Instead of constantly reinventing business models, lean thinkers go back to basics by asking what the customer really perceives as value. The next step is to line up value-creating activities for a specific product along a value stream while eliminating activities (usually the majority) that don't add value. Then the lean thinker creates a flow condition in which the design and the product advance smoothly and rapidly at the pull of the customer (rather than the push of the producer). Finally, as flow and pull are implemented, the lean thinker speeds up the cycle of improvement in pursuit of perfection. The first part of this book describes each of these concepts and makes them come alive with striking examples.
Lean Thinking clearly demonstrates that these simple ideas can breathe new life into any company in any industry in any country. But most managers need guidance on how to make the lean leap in their firm. Part II provides a step-by-step action plan, based on in-depth studies of more than fifty lean companies in a wide range of industries across the world.
Even those readers who believe they have embraced lean thinking will discover in Part III that another dramatic leap is possible by creating an extended lean enterprise for each of their product families that tightly links value-creating activities from raw materials to customer.
In Part IV, an epilogue to the original edition, the story of lean thinking is brought up-to-date with an enhanced action plan based on the experiences of a range of lean firms since the original publication of the book.
©1996, 2003 James Womack and Daniel Jones; (P)2003 Simon & Schuster Inc. All Rights Reserved. AUDIOWORKS is an imprint of Simon & Schuster Audio Division, Simon & Schuster Inc.
Probably one of the top audiobooks. The production value is good enough for what its worth. The tone of the author's voice actually keeps you interested. Its not very dry or droning.
Its not a story, so I would say I liked the examples and the description of how it applies to other industries not just manufacturing.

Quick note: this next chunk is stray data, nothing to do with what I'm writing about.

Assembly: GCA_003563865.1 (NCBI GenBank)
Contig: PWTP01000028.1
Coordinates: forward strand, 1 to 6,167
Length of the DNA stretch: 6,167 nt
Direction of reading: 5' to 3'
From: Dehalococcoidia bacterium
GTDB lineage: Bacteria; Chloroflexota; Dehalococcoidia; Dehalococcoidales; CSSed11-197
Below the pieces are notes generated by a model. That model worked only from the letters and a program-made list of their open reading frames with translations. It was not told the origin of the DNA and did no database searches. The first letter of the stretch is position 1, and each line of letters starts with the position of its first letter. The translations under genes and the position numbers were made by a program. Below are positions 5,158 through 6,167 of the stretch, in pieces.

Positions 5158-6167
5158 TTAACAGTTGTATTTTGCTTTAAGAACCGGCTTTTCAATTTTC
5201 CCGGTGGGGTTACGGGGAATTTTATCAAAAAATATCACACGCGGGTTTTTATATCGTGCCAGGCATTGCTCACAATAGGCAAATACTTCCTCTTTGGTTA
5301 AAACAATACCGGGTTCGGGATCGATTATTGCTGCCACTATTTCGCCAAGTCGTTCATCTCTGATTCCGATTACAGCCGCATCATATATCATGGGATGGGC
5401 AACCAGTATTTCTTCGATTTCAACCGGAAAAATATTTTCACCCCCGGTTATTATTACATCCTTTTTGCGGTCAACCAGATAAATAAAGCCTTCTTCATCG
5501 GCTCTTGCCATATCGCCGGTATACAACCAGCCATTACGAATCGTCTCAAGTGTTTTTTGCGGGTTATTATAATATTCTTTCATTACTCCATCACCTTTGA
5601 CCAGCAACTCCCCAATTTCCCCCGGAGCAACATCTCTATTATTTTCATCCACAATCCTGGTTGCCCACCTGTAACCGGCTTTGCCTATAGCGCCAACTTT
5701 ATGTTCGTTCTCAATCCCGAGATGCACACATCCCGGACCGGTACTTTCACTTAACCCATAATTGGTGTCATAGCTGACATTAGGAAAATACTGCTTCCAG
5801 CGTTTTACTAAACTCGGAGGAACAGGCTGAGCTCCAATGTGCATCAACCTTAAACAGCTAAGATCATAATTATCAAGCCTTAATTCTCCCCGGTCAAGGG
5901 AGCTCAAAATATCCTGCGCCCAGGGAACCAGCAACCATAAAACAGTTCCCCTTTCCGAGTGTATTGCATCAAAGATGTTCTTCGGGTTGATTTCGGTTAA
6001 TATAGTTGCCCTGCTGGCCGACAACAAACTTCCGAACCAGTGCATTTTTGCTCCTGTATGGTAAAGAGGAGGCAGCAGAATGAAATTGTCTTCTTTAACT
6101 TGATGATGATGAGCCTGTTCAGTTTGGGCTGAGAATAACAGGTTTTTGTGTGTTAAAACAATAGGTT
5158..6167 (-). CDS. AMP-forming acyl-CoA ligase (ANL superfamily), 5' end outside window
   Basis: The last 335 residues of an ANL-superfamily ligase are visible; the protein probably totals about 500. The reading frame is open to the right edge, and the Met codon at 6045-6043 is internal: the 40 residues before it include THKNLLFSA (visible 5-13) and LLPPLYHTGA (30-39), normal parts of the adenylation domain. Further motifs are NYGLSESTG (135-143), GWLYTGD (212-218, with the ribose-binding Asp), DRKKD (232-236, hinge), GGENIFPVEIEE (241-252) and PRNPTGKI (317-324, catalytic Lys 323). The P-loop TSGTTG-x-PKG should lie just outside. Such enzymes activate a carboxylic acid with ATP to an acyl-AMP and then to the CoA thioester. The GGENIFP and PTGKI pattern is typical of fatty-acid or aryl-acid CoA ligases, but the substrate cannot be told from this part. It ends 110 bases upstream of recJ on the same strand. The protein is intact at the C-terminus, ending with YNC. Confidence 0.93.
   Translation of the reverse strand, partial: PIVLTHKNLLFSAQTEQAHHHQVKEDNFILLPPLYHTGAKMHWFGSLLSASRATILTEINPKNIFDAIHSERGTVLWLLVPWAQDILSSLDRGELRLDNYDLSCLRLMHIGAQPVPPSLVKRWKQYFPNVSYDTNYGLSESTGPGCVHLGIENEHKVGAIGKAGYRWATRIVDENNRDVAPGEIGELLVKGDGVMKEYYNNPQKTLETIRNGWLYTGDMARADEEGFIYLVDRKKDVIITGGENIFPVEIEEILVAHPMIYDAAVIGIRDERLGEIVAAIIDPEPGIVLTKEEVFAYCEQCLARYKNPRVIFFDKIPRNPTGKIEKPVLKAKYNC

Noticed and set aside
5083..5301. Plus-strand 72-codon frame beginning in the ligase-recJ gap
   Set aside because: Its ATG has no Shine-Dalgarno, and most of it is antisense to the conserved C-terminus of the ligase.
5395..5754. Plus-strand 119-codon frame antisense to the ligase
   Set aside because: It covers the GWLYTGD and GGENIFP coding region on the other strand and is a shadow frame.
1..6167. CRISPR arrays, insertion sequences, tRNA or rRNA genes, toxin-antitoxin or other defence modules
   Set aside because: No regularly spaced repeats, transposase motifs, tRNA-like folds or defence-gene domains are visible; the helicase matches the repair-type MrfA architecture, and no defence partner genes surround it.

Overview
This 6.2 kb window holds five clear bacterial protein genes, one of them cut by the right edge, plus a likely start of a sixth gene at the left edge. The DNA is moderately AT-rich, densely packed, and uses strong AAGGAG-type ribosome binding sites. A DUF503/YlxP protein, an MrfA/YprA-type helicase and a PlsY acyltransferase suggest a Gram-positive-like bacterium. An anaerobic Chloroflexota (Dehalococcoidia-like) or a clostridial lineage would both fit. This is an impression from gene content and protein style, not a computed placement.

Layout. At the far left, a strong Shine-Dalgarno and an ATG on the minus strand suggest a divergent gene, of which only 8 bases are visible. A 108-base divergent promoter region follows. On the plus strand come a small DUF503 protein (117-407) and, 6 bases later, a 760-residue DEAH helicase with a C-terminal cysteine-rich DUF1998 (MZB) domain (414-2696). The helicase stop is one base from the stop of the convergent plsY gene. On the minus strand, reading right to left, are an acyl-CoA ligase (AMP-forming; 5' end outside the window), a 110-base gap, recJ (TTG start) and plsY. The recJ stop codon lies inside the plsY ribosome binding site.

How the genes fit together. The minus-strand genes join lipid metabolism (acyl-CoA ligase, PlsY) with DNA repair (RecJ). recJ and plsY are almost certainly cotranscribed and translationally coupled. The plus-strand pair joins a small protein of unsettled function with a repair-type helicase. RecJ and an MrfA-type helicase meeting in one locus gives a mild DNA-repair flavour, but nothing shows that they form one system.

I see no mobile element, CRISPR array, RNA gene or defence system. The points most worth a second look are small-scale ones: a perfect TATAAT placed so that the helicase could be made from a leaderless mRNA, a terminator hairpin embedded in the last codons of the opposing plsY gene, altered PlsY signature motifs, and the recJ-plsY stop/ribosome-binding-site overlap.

Nothing really. The stories are straight forward both in the book and the audio.
I had to take it in doses. Not because of the content but because of the amount of information. I really had to listen, stop, process and realize how these tools applied to me and my business.
Different Characters, NON-Monotone reading, Anything!
No, because I have listened to "The Goal" by Eliyahu Goldratt, Thank God!
This book is high level. If you want to understand lean read The Goal. I really didn't gain anything from this book. I also found Womack's voice hard to listen to. Between not gaining any value added information and that fact this was hard for me to listen to I scored this one star.
I think it was a mistake to have the author read his book. He has the inflexion of a seasoned businessman who is talking to you at a bar. He is believable but still not a professional voice reader. The content itself is interesting but I think it changes focus and style enough to be distracting. It may go from explaining Japanese-inspired business principles to extremely detailed descriptions of the smelting of bauxite. It made me wonder if the book was aimed to general readership or only to executives that own manufacturing plants. But some interesting information can be extracted.
All what lean is about in a nutshell. Being an experience operations person, I think you can always use a good refresher of all lean concepts.
Highly recommend this book both to experienced and beginners in the lean field.
Applicability to a small service oriented business is difficult, but like any good education--sometimes you have to think out of the box. Worthwhile read/listen.
Book was largely focused on manufacturing without much practical application to service industries (health care, finance, etc.) Also, action plan in audio version was much more extensive (and relevent) that the 2003 print version. Why don't they match?
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